As I continue on the path to a new benchmark for Ruby speed, one important technique is to build a little at a time, and add in small pieces. I’m much more likely to catch a problem if I keep adding, checking and writing about small things.
As a result, you get a nice set of blog posts talking about small, specific aspects of speed testing. I always think this kind of thing is fascinating, so perhaps you will too!
Two weeks ago, I wrote about a simple speed-test - have a Rails 4.2 route return a static string, as a kind of Rails “Hello, World” app. Rack’s well-known “Hello, World” app is even simpler. On the way to a more interesting Rails-based Ruby benchmark, let’s speed test those two, and see how the new test infrastructure holds up!
(Scroll down for speed graphs by Ruby version.)
ApacheBench and Load-Test Clients
I always felt a little self-conscious about just using RestClient and Ruby for my load-testing for Rails Ruby Bench. But I like writing Ruby, you know? And as a load test gets more complicated, it’s nice to use a real, normal programming language instead of a test specification language. But then, perhaps there’s virtue in using all this software that other people write.
So I thought I’d give ApacheBench a try.
ApacheBench is wonderfully simple, which is nice. It handles concurrent requests. It’s fast. It gives very stable results.
I initially used its CSV output format, which automatically bins all requests by speed. It only tells you, for a given percentage of your requests, how slow the slowest of them was. You get 100 numbers, no matter how many requests, which each represent a “slowest in this percentage of requests” measurement. It’s… okay. I used it last time.
Of course, it also uses either of two weird output formats. And unfortunately, the really detailed format (GNUplot) rounds everything to the nearest second (for start time) or millisecond (for durations.) For small, fast requests that’s not very exact. So I can either get my data pre-histogrammed (can’t check individual requests) or very low-precision.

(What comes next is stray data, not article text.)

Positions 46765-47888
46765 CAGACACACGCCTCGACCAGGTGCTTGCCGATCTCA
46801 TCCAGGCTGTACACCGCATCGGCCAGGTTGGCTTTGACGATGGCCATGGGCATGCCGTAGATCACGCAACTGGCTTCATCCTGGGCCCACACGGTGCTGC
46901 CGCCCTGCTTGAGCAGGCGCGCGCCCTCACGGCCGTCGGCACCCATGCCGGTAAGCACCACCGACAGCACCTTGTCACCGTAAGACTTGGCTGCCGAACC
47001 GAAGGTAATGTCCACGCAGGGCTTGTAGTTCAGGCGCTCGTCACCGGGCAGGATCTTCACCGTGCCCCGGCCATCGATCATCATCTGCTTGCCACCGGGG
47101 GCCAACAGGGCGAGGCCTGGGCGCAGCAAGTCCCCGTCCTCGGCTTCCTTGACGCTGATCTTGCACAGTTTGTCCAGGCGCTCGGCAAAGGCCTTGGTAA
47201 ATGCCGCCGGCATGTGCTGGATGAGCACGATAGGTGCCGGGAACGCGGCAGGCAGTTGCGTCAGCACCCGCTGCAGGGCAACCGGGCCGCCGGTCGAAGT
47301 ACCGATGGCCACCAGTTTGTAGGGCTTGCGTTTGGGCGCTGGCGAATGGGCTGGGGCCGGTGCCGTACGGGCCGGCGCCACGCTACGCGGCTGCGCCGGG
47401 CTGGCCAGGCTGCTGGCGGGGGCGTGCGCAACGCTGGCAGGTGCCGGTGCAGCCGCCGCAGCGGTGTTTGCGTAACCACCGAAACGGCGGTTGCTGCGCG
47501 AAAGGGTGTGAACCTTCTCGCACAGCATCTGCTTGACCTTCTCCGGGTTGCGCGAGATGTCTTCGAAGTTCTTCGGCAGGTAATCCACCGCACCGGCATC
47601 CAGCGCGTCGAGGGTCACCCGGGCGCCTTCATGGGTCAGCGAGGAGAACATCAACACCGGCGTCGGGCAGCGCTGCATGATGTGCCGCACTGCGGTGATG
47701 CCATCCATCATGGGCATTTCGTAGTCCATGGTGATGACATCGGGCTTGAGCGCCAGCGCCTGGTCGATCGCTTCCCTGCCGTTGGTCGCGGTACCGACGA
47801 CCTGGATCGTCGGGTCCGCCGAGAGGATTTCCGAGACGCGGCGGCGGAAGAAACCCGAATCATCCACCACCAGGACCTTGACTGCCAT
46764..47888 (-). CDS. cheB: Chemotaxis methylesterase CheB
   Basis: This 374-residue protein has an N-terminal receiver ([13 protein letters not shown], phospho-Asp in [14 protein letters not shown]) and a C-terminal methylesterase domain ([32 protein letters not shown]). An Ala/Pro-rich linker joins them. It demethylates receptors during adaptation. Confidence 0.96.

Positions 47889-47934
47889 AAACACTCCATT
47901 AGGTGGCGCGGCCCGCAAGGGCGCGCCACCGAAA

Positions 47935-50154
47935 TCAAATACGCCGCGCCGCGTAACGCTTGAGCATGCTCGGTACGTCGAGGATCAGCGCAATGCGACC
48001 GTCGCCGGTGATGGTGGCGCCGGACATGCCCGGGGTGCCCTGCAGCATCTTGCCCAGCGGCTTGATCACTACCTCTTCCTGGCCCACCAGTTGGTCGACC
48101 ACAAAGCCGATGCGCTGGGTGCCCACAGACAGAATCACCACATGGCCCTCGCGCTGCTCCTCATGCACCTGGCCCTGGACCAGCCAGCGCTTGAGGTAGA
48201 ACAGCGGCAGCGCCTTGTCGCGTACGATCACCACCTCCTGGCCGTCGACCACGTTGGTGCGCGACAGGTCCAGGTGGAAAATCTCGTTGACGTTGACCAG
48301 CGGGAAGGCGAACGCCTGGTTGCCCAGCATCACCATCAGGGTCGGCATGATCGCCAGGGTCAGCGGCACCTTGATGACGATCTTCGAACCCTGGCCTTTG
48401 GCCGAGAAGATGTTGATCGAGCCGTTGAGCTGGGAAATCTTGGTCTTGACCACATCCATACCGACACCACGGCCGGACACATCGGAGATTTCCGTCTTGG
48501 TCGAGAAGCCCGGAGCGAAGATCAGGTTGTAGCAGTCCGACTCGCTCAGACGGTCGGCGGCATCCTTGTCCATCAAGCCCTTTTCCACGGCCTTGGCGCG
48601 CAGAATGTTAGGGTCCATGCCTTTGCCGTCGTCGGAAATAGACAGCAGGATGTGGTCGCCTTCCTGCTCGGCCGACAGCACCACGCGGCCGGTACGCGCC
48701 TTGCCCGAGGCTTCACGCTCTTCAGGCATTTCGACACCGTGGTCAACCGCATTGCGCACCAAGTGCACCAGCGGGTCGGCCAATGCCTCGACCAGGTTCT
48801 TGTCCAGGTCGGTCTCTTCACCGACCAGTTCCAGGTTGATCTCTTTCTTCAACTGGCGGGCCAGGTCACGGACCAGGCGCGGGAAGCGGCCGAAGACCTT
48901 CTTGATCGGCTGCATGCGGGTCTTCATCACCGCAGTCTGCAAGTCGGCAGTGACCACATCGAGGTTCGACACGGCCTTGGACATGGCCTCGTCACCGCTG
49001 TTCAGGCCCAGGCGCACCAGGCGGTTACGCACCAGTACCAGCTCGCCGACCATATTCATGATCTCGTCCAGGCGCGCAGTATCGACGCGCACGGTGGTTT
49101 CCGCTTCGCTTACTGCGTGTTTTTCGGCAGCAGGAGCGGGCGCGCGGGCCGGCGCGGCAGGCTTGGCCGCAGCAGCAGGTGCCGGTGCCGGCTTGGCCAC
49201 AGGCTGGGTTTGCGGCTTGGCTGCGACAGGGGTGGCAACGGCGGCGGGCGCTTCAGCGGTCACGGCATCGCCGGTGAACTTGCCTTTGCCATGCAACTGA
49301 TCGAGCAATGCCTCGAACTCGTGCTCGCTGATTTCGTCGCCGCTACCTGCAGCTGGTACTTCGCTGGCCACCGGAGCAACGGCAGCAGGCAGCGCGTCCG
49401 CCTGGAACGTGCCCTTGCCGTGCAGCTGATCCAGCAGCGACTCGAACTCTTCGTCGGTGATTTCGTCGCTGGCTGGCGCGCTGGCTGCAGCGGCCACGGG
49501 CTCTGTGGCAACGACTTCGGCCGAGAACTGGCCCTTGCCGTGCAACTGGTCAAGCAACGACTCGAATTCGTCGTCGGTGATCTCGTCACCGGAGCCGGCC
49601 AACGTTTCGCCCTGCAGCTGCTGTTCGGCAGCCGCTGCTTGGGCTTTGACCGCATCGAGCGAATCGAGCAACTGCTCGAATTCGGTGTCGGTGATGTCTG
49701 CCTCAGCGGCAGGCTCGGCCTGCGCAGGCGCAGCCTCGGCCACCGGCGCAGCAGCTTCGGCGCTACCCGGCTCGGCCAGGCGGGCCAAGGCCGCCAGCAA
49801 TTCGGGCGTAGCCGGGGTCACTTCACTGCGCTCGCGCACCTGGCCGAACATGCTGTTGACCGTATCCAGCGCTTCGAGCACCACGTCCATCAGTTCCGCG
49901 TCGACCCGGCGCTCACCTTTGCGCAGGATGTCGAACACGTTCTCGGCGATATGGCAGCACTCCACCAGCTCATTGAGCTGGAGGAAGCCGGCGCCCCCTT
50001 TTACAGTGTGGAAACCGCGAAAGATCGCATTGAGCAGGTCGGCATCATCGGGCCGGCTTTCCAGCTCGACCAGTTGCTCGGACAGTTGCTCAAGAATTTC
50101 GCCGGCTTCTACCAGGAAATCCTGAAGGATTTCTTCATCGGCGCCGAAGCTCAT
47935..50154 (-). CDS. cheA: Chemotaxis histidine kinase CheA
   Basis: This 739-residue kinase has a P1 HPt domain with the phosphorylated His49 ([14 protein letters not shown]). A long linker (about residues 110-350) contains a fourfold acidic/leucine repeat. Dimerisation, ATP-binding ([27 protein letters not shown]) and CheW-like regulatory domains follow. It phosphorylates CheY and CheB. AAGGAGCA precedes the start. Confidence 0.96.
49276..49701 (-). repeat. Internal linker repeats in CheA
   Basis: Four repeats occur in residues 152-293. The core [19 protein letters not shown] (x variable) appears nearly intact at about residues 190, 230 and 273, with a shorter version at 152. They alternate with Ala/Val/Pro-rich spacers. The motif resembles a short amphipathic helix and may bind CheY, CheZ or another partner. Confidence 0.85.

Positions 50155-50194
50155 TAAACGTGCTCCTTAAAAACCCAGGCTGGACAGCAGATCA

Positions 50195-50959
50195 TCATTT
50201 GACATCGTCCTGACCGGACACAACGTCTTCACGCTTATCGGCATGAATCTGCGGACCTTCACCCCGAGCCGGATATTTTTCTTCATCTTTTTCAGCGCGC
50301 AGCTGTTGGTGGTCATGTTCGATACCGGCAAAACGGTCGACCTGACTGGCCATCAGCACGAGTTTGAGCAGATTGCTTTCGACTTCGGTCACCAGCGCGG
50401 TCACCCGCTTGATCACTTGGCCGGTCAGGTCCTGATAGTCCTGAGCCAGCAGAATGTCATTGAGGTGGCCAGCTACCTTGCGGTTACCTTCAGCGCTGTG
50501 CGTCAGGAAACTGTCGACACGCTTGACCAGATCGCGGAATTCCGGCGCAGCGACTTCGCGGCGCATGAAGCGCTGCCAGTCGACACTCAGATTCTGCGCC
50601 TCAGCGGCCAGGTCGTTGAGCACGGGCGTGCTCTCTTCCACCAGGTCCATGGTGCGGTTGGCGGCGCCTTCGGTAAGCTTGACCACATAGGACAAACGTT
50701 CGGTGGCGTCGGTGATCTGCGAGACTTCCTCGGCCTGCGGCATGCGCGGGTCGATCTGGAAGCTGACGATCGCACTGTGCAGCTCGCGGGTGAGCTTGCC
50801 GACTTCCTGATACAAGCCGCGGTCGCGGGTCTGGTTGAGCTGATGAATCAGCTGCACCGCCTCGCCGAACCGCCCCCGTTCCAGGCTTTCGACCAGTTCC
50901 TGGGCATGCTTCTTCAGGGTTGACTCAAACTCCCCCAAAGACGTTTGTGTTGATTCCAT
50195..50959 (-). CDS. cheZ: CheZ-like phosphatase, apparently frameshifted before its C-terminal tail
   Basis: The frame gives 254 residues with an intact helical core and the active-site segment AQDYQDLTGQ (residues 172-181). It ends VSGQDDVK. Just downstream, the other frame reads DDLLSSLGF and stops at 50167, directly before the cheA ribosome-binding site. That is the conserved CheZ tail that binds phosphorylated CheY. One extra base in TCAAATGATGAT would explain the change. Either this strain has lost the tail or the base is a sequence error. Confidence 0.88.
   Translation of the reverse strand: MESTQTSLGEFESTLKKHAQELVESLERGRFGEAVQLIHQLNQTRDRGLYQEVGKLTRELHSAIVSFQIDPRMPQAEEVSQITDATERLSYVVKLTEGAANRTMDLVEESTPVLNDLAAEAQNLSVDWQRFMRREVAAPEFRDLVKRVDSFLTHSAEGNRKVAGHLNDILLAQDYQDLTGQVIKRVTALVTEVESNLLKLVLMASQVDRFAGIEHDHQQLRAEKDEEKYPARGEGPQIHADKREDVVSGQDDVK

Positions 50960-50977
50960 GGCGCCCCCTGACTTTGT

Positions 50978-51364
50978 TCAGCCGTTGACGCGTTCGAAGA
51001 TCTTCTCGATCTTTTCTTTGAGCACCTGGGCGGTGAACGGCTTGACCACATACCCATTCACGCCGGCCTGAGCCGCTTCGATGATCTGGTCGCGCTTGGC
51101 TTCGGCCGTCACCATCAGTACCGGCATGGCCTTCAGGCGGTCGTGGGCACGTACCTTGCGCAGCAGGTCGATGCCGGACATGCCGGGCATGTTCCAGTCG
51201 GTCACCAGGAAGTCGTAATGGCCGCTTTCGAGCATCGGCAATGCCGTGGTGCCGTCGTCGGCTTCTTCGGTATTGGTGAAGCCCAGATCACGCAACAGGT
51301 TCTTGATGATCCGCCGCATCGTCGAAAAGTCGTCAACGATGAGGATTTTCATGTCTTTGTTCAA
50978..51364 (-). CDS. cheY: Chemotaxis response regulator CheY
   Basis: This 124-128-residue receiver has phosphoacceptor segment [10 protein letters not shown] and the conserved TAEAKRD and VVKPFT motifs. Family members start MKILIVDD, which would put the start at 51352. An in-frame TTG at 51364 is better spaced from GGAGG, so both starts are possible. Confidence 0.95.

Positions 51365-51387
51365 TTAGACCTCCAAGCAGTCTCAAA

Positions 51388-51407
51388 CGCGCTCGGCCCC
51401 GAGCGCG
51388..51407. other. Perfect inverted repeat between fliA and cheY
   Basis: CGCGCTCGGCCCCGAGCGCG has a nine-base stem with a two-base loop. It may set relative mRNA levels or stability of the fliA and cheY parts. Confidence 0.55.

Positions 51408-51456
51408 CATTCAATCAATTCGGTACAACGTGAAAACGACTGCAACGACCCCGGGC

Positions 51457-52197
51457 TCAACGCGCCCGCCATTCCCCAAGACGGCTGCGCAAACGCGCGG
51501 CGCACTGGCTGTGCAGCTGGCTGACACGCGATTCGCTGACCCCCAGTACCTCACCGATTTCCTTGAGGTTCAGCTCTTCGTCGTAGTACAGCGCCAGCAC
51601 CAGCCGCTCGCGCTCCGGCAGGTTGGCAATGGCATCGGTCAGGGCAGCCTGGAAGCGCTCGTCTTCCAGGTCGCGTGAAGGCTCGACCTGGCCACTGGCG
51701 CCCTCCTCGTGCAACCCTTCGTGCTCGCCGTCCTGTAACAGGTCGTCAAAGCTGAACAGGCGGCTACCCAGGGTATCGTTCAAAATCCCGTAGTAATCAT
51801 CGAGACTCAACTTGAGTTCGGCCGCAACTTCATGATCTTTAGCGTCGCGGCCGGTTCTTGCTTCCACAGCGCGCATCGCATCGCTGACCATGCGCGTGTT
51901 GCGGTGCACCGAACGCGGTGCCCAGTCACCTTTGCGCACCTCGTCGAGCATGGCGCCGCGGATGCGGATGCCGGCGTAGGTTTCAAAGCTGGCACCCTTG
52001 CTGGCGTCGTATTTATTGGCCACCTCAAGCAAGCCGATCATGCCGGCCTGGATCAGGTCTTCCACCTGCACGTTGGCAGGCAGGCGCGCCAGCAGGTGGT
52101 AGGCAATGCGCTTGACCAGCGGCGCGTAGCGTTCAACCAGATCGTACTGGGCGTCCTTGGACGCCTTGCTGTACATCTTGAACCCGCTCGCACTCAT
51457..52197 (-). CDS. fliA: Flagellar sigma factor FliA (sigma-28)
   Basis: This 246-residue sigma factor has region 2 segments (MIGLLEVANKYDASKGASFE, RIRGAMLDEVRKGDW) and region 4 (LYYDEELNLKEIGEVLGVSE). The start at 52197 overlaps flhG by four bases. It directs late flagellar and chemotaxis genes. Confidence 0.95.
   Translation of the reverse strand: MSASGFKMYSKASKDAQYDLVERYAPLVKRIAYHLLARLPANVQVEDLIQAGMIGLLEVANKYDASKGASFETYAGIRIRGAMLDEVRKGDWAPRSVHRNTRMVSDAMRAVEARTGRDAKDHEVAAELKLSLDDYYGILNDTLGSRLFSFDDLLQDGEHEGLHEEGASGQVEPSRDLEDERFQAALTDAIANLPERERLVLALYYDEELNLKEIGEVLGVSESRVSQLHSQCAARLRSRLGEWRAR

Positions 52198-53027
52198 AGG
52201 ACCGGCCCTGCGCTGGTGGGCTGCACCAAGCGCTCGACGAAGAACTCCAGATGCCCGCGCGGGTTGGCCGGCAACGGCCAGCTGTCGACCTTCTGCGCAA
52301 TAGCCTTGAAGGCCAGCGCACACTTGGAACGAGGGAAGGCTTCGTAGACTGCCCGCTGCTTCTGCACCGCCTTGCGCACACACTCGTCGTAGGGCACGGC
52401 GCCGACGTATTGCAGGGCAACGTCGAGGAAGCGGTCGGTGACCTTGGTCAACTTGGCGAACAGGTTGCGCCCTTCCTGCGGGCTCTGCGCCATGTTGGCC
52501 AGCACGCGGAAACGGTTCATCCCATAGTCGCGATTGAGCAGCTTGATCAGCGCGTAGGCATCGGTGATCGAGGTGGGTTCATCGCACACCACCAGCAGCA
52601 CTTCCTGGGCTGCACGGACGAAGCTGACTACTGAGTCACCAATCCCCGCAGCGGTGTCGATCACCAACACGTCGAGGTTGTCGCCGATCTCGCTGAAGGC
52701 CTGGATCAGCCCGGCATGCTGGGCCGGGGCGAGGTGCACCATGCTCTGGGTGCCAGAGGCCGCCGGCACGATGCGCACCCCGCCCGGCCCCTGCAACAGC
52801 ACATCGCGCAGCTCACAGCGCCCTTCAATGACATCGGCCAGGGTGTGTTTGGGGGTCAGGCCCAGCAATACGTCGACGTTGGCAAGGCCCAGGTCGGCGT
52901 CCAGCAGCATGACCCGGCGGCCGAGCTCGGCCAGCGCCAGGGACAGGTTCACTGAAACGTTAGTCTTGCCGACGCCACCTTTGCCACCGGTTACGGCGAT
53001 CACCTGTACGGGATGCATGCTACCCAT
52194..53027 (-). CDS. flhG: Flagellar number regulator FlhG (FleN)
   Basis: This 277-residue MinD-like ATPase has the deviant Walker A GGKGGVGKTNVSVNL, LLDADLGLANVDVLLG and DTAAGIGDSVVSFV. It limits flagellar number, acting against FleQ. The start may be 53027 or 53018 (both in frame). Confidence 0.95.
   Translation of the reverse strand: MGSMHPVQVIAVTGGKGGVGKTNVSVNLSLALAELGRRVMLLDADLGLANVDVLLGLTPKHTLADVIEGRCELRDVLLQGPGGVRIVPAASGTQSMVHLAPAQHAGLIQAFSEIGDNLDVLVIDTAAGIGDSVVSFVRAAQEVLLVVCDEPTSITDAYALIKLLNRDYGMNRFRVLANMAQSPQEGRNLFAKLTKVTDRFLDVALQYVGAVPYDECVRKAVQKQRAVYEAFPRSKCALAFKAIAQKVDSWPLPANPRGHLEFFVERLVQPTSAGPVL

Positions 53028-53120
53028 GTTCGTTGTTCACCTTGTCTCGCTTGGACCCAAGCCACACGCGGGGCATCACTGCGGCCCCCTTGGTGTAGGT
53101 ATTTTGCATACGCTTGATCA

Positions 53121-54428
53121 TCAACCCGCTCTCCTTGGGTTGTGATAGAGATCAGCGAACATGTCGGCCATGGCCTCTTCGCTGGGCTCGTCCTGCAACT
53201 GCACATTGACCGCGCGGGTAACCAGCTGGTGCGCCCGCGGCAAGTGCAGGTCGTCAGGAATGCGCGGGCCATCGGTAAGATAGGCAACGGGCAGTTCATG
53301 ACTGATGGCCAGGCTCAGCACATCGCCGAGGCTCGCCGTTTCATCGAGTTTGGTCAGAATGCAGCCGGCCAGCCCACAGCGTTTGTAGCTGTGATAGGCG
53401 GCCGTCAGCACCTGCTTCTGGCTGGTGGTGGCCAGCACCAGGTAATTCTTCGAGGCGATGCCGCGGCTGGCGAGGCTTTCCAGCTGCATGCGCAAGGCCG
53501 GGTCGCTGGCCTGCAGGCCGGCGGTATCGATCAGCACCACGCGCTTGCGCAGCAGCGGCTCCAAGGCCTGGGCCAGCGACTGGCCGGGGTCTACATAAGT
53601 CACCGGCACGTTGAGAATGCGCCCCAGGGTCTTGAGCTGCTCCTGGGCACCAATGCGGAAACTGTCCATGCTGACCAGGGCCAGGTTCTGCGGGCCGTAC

I may be switching back from ApacheBench to RestClient-or-something again. We’ll see.
I gathered a fair bit of data, in fact, where the processing time was all just “1” - that is, it took around 1 millisecond of processing time to return a value. That’s nice, but it’s not very exact. Graphing that would be 1) very boring and 2) not very informative.
And then I realized I could graph throughputs! While each request was fast enough to be low-precision in the file, I still ran thousands of them in a row. And with that, I had the data I wanted, more or less.
So! Two weeks ago I tried using ApacheBench’s CSV format and got stable, simple, hard-to-fathom results. This week I got somewhat-inaccurate results that I could still measure throughputs from. And I got closer to the kind of results I expected, so that’s nice.
Specifically, here is this week’s results for Rails “Hello, World”:
Again, keep in mind that this is a microbenchmark - checking a small, very specific set of functionality which means you may see somewhat chaotic results from Ruby version to Ruby version. But this is a pretty nice graph, even if it may be partly by chance!
Great! Rack is even more of a microbenchmark because the framework is so simple. What does that look like?
That’s similar, with even more of a dip between 2.0 and late 2.3. My guess is that the apps are so simple that we’re not seeing any benefit from the substantial improvements to garbage collection between those versions. This is a microbenchmark, and it definitely doesn’t test everything it could. And that’s why you’ll see a long series of these blog posts, testing one or two interesting factors at a time, as the new code slowly develops.
This isn’t a post with many far-reaching conclusions yet. This benchmark is still very simple. But here are a few takeaways:
ApacheBench file format isn’t terribly exact, so there will be some imprecision with it
2.6 did gain some speed for Rails, but RRB is too heavyweight to really notice
Quite a lot of the speed gain between 2.0 and 2.3 didn’t help really lightweight apps
Rails 2.4 holds up pretty well as a way to “historically” speed-test Rails across Rubies
See you in two weeks!